Many contemplatives and other figures from history have seen writing as a spiritual discipline and even an act of obedience. One such figure is St. Augustine. In his spiritual autobiography, the Confessions, Augustine tells God (and us) the reason for setting down his story. Why write? Augustine says it is to excite love toward the divine. In these passages, he is addressing God himself:
Why then do I set before you an ordered account of so many things? It is certainly not through me that you know them. But I am stirring up love for you in myself and in those who read this, so that we may all say ‘Great is the Lord and highly worthy to be praised’ (Ps 47:1). I have already affirmed this and will say it again: I tell my story for love of your love.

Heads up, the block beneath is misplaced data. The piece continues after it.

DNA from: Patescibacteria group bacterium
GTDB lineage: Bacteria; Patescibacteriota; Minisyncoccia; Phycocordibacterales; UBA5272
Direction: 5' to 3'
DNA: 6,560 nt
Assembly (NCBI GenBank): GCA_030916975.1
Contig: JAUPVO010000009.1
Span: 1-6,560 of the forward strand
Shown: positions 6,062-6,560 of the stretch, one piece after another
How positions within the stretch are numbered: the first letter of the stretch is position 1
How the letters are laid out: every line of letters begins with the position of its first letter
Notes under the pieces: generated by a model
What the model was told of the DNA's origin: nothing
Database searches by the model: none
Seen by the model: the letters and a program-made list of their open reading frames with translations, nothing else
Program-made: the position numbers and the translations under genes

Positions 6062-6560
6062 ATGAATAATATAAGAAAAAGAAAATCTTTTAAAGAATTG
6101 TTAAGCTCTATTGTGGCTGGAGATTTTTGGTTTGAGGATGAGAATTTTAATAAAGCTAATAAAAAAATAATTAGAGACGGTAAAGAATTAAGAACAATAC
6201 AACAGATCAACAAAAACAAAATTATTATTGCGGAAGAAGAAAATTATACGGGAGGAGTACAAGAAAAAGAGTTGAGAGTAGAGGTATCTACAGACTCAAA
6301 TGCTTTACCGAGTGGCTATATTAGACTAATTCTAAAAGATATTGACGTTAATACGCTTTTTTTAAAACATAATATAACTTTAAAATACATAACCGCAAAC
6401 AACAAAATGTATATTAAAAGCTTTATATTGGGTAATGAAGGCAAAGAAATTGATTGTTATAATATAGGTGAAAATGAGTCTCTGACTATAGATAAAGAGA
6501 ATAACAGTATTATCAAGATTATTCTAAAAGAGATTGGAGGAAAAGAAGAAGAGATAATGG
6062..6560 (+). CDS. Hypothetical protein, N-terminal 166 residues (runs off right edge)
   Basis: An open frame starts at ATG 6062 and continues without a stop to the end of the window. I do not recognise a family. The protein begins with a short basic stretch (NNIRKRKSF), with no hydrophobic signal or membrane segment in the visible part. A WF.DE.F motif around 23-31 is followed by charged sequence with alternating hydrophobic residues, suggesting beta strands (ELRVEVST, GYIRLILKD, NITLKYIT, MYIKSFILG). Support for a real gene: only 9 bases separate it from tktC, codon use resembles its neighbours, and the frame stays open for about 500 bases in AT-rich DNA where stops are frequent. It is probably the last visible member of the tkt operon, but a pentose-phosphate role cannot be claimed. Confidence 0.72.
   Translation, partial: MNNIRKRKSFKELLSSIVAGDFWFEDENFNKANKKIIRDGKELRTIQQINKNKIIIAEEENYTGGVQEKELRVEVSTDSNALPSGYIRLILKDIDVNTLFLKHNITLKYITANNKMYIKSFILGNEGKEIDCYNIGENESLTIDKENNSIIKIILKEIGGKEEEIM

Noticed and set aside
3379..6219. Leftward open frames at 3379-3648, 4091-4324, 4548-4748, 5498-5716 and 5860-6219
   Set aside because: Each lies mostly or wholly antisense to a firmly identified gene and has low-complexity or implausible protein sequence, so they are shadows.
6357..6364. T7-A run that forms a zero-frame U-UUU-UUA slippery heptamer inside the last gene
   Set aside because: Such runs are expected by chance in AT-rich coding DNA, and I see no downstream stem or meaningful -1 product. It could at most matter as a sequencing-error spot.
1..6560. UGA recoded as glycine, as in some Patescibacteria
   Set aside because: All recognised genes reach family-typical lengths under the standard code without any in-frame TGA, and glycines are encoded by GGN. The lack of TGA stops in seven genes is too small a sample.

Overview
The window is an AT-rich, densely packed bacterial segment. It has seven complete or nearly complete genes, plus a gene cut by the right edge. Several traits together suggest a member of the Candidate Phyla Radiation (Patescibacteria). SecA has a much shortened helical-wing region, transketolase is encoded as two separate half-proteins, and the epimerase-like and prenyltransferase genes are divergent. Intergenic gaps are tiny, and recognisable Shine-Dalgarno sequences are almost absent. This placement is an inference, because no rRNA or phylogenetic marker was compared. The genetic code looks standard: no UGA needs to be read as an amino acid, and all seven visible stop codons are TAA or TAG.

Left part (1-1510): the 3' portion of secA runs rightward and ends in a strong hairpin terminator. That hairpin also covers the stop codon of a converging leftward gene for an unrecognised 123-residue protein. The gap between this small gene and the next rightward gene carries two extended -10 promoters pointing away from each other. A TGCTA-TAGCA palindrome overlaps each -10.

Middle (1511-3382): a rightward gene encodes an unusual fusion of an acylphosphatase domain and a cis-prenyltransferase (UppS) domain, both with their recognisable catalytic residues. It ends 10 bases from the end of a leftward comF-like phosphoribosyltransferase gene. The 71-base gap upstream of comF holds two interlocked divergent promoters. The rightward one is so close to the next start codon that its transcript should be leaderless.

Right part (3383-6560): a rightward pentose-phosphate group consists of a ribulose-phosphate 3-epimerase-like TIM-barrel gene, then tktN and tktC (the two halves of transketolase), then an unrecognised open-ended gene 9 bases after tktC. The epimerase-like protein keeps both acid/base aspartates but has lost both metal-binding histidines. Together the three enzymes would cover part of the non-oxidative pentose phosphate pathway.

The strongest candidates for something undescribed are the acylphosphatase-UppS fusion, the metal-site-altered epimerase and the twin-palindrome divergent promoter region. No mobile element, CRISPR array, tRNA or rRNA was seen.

See, the long story I have told to the best of my ability and will responds to your prior will that I should make confession to you, my Lord God.
Augustine of Hippo (354-430) was a theologian, bishop, and Church Father who greatly influenced western Christianity. Read more about him.
For reflection: Why do you write?